Pressure Ulcer Care

Pressure ulcers are also known as pressure sores, or bed sores. They occur when the skin and underlying tissue becomes damaged. In very serious cases, the underlying muscle and bone can also be damaged.

People who are unable to move some or all of their body due to illness, paralysis or advanced age often develop pressure ulcers.

How common are pressure ulcers?

Pressure ulcers are a widespread and often underestimated health problem. For example, in the UK, it’s estimated that between 4%-10% of all patients admitted to hospital will develop at least one pressure ulcer. For elderly people with mobility problems, the figure can be as high as 70%.

Even with the best possible medical and nursing care, pressure ulcers can be difficult to prevent in particularly vulnerable people.


In some cases, pressure ulcers present a minor inconvenience that can be treated with some simple nursing care. However, sometimes they can cause extensive damage to the skin, and lead to life-threatening infections, such as wide-spread infection of the blood (sepsis) and tissue death (gangrene).

There are two main goals when caring for people who are at risk of developing pressure ulcers. These are:

  • to attempt to prevent the development of pressure ulcers by using special dressings and equipment, and by regularly changing a patient’s position, and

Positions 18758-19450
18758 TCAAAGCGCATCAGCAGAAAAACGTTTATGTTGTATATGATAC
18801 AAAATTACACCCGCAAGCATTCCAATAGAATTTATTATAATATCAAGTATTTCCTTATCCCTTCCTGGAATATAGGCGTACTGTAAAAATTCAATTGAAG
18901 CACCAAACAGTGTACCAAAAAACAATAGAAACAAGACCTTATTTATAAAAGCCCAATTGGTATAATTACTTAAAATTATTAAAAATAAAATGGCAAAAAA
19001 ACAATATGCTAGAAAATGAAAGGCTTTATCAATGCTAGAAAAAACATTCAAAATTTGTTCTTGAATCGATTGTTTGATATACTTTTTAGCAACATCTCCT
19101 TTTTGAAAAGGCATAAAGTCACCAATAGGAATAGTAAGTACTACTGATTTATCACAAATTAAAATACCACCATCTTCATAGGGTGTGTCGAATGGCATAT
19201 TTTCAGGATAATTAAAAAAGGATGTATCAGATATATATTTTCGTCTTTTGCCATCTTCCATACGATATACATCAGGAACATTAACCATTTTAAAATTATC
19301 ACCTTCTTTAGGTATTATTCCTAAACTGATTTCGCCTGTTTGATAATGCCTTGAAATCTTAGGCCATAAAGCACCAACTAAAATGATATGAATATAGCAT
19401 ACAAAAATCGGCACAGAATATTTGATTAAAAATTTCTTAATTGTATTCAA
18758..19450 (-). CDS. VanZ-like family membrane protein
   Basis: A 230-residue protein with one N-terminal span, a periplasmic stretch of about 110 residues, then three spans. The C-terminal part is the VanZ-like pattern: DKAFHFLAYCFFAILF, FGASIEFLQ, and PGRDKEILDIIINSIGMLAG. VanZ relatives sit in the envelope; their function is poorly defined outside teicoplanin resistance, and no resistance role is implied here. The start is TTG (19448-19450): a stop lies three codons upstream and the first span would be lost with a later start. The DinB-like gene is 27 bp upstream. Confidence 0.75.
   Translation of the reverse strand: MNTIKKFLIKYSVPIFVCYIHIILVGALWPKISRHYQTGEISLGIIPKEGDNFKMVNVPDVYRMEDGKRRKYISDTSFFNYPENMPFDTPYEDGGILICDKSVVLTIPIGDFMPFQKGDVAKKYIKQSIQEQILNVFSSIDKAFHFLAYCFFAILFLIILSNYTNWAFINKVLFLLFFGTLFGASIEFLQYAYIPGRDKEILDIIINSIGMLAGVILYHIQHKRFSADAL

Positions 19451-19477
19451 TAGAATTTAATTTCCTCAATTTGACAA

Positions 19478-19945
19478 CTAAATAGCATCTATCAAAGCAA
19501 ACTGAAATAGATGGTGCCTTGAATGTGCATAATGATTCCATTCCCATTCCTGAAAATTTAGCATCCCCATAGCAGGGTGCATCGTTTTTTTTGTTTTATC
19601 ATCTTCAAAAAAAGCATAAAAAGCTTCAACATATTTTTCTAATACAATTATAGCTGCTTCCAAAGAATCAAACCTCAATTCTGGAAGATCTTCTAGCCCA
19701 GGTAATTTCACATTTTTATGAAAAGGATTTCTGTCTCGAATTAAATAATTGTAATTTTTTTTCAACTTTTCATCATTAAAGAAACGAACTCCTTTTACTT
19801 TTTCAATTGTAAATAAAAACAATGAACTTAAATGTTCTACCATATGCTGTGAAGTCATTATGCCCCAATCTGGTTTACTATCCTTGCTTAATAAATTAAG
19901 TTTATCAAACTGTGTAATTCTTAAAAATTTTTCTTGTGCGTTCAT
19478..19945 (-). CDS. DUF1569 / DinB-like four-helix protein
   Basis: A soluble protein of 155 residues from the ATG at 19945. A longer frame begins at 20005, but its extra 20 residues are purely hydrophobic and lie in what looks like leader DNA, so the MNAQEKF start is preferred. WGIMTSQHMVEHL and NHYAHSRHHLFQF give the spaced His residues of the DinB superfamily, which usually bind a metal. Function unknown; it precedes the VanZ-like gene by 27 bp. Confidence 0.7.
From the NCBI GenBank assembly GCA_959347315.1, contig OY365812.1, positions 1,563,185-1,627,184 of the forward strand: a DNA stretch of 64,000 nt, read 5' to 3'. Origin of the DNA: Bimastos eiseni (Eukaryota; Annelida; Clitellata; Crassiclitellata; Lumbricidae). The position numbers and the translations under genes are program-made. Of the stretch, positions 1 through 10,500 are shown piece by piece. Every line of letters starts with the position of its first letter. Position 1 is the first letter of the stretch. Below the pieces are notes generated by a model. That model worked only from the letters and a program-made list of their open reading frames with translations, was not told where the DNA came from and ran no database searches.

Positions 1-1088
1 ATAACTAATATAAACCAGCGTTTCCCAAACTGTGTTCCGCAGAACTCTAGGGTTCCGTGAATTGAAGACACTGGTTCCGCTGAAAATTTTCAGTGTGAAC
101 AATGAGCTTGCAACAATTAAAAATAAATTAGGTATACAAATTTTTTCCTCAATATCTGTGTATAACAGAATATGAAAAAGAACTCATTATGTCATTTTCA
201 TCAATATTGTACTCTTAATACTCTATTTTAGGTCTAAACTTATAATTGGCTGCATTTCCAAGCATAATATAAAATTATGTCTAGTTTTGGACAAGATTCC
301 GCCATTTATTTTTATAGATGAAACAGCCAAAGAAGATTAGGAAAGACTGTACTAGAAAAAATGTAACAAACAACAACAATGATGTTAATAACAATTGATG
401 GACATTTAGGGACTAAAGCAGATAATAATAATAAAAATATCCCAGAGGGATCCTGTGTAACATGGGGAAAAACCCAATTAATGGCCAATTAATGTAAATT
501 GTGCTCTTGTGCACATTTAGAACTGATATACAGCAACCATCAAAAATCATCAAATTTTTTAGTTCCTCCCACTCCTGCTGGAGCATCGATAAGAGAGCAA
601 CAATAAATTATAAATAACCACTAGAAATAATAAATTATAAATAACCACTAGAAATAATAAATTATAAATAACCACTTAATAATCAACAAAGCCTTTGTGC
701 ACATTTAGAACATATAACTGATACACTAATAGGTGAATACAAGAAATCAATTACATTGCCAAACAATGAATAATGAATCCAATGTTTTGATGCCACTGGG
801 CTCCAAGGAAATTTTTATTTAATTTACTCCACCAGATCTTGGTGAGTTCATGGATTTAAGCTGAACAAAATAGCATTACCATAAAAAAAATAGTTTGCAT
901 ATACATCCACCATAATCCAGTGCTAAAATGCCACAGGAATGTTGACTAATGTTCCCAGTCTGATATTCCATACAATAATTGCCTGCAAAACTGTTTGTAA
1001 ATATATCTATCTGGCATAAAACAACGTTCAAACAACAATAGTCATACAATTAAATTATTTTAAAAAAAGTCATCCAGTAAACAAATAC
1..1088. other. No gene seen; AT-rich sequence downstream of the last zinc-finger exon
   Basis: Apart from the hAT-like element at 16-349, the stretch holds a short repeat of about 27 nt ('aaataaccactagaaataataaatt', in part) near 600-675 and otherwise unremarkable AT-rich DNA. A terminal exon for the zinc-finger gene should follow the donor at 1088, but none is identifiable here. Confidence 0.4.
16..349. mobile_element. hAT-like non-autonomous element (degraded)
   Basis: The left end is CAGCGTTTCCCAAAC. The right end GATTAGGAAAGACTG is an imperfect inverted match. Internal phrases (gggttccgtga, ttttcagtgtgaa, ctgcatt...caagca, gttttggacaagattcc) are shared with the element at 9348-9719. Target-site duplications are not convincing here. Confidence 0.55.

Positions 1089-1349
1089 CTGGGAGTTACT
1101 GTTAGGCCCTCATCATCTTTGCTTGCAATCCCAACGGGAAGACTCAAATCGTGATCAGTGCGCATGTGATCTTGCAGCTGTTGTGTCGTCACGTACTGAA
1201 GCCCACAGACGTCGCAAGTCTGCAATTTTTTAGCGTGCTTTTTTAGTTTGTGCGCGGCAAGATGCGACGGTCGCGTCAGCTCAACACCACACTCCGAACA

• to treat existing pressure sores by cleaning them and by using antibiotics, improved nutrition and, in the most severe cases, surgery.

The areas that are most at risk of developing pressure sores are the parts of the body that are not covered by a high level of body fat and are in direct contact with a supporting surface, such as a bed, or wheelchair.

For example, if you are bed bound, you are at risk of developing pressure ulcers on:

  • your shoulders, or shoulder blades
  • your elbows
  • the back of your head
  • the rims of your ears
  • your knees, ankles, heels, or toes
  • your lower back, or hipbone
  • the genitals (in men), and
  • the breasts (in women)

If you are a wheelchair user, you are at risk of developing pressure ulcers on:

  • your buttocks
  • your tailbone (the small bone at the bottom of your spine)
  • your spine
  • your shoulder blades, and
  • the back of your arms and legs

Grading of pressure ulcers

Health professionals use a grading system to describe the severity of pressure ulcers. These grades are described below.

ulcer1Category One

A grade one pressure ulcer is the most superficial type of ulcer. The affected area of skin appears discoloured and is red in white people, and purple, or blue, in people with darker coloured skin.In a grade one pressure ulcer, the skin remains intact, but it may hurt, or itch, and may feel either warm and spongy, or hard to the touch.


Category Two

In a grade two pressure ulcer, some of the outer surface of the skin (the epidermis) or the deeper layer of skin (the dermis) is damaged, leading to skin loss.

The ulcer looks like an open wound, or a blister.


Category Three

In a grade three pressure ulcer, skin loss occurs throughout the entire thickness of the skin and the underlying tissue is also damaged. The underlying muscles and bone are not damaged.

The ulcer appears as a deep cavity-like wound.


Category Four